But it wasn’t just our government. Before the referral could be granted, a court in the DRC had to make a ruling of non-appeal. There was a new judge who was learning the ropes, and an election essentially closed the courts for a few weeks. A change in administration could result in drastic changes in policy. Nothing was in our hands. We were weak, powerless and subject to the whims of others. It is scary. But we believe in the providence of God. These matters were ultimately in His hands. Our task was to trust and pray.
Our plan for adopting by the end of the year was coming apart. The ruling was handed down favorably in November, but it still had to be translated and verified and … we kept waiting. Everything took longer than expected.
According to the DRC court, the kids were ours: but not according to the U.S. government. It took so long we had to update the home study, again. We had to get fingerprinted, again. We had to continue to pay orphan support for 2 children. We were waiting for the DRC to issue passports. It was turning into a never-ending pregnancy. We kept praying, and waiting.
Finally the passports were issued and an appointment was set with the U.S. Consulate. First they would “interview” the kids. Then they would interview the birth mom. We were preparing to go on our annual vacation. Our hope was that the visas would be issued so CavWife could travel from NY instead of AZ. Yes, they no longer permitted the use of couriers.
What happened next is unclear. The stories vary. What is clear is that the lawyer for the agency missed some appointments. Our frustration was mounting. We were so close! But so far away! Our (artificial) deadline was drawing near. We were making preparation for Amie to leave. We’d traveled to NY with all she would need (having learned from Eli’s adoption). We felt lied to. We had no idea what was going on, and were not sure if we could trust what the agency told us. We began being more proactive: hiring a consultant to make sure our paperwork was complete before submission so there wouldn’t be more delays; applying for Amie’s travel visa instead of waiting for the agency to do it after the kids’ got their visas; calling the Consulate for updates. This meant getting up quite early before the Consulate closed for the day.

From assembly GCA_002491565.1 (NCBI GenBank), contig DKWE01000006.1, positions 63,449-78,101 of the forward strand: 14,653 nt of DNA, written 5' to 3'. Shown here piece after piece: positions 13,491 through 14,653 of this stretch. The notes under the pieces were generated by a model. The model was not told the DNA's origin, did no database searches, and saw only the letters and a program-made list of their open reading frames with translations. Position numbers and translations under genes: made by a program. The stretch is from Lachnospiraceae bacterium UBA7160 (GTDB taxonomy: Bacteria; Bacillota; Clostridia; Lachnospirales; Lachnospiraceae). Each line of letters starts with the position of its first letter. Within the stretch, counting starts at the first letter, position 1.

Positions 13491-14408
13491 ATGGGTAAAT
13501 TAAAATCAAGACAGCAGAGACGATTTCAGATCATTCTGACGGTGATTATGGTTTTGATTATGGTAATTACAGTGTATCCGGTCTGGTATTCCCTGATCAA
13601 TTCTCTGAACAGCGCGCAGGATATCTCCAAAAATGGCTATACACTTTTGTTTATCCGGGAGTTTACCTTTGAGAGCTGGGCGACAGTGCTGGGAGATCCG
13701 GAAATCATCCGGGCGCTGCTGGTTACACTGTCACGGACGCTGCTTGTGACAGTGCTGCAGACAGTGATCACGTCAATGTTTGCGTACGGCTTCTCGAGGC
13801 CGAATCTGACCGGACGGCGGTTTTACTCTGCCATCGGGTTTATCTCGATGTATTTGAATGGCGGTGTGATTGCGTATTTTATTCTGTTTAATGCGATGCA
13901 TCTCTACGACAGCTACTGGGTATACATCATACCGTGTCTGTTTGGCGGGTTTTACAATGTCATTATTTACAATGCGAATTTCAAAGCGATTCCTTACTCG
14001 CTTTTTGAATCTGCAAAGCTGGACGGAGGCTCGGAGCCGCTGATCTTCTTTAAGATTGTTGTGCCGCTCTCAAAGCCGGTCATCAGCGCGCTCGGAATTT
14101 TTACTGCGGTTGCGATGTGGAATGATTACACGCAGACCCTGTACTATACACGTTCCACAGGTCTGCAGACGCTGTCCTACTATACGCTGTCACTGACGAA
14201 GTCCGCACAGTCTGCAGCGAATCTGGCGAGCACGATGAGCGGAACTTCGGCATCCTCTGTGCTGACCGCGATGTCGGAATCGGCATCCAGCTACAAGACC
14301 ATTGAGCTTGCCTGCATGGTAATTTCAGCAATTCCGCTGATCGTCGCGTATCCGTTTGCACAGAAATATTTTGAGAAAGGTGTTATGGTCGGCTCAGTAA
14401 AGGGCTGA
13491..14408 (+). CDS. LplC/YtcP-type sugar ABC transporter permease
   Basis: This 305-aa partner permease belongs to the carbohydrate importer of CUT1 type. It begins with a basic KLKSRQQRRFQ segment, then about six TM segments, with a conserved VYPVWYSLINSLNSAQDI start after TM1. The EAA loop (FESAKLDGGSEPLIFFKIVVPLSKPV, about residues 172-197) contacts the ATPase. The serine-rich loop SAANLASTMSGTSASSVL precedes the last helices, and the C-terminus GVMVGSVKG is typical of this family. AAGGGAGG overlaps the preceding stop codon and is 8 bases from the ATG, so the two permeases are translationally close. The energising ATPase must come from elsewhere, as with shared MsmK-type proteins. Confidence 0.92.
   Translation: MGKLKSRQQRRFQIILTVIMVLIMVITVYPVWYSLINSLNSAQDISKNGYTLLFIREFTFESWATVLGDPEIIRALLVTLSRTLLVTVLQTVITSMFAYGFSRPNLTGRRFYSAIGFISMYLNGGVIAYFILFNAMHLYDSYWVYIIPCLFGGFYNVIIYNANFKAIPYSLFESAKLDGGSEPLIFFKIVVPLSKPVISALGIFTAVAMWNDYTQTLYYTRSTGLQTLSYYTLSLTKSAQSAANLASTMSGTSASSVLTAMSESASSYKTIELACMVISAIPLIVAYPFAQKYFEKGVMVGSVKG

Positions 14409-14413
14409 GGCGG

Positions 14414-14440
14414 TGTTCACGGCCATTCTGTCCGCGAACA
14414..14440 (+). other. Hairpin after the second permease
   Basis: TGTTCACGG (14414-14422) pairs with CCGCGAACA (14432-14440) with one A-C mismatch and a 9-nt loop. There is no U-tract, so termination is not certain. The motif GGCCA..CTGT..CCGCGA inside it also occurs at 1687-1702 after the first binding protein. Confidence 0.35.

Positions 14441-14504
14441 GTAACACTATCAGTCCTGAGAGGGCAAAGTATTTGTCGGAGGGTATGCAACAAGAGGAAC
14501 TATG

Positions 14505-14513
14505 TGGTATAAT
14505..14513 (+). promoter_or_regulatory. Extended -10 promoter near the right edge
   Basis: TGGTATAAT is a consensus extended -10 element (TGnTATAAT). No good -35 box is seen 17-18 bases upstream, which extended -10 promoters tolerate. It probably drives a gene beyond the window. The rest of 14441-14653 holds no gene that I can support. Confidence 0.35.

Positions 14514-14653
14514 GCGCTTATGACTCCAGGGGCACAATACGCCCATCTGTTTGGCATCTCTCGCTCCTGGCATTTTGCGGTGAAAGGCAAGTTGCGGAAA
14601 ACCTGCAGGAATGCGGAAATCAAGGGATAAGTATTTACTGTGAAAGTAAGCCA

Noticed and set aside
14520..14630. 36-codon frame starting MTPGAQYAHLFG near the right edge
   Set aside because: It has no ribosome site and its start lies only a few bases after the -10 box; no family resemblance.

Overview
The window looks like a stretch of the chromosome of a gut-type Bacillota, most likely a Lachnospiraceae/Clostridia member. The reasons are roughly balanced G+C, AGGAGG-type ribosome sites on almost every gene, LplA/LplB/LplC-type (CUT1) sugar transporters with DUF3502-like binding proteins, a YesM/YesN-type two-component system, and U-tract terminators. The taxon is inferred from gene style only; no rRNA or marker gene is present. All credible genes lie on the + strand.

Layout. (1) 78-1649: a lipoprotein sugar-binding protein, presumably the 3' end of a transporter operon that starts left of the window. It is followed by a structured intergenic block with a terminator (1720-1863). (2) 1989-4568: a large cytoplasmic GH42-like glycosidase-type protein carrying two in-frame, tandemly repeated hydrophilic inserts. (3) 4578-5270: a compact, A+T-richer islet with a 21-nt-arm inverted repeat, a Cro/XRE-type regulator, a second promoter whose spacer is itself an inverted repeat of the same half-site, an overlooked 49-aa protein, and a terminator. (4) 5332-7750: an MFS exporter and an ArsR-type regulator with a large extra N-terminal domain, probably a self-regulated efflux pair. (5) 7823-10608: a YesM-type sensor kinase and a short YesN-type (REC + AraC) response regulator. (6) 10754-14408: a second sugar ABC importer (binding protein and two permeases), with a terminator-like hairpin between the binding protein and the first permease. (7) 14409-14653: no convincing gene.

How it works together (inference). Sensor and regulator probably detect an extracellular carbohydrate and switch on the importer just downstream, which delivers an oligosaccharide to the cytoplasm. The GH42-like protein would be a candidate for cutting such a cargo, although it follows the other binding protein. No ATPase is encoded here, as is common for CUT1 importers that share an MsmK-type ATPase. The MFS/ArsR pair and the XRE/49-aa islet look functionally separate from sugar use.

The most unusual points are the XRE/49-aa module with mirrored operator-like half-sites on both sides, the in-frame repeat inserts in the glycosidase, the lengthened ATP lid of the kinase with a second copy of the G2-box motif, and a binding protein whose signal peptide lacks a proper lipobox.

This mattered. We saved time when the woman at the Consulate contacted us about the financial information we provided. We didn’t meet the minimum income, they thought. I walked them through the realities of pastoral compensation and how it appears on a W-2. My accountant dashed off a letter to them explaining this. The Consulate investigated the rules and procedures. Would all this come to naught in the final days? Waiting for those early morning calls or e-mails (due to the time difference, thankfully we were in NY and not AZ!). We were tired from anxiety and lack of sleep.
The approval came just in time as CavWife now scrambled to set up travel arrangements. Our agency didn’t want her to travel when we wanted her to travel (the last day of our vacation). Finally they relented when they realized she was going anyway.
It all seems surreal now. Waiting is the hardest part of the adoption process. You wait for a variety of reasons. You wait on social workers, agency workers, and government workers. But who would we be if we did not have to wait?
The waiting is part of the process by which God sanctifies us. Apparently my wife and I have needed to be sanctified a great deal over the course of our lives. We continue to need that process. We hate the waiting. It feels like death to us. And it is- the death of the old man in Adam. But it is also the birth pains of the new man in Christ.
The waiting, the disappointments and the defeats are being worked together for our good by the God who did not spare His Son, but offered Him up for us. He is making us in the image and likeness of His Son. He who is patient is patiently at work to make us patient.
Waiting also sifts our goals and priorities. Our own begin to sink, but God’s goals for us continue to bubble up and call us to trust. Waiting is important to consecration or submission.
All of this might be in the context of vocation. It might be in the context of marriage. It might be in the context of infertility. It might be in the context of adoption. But it will be. And that is good.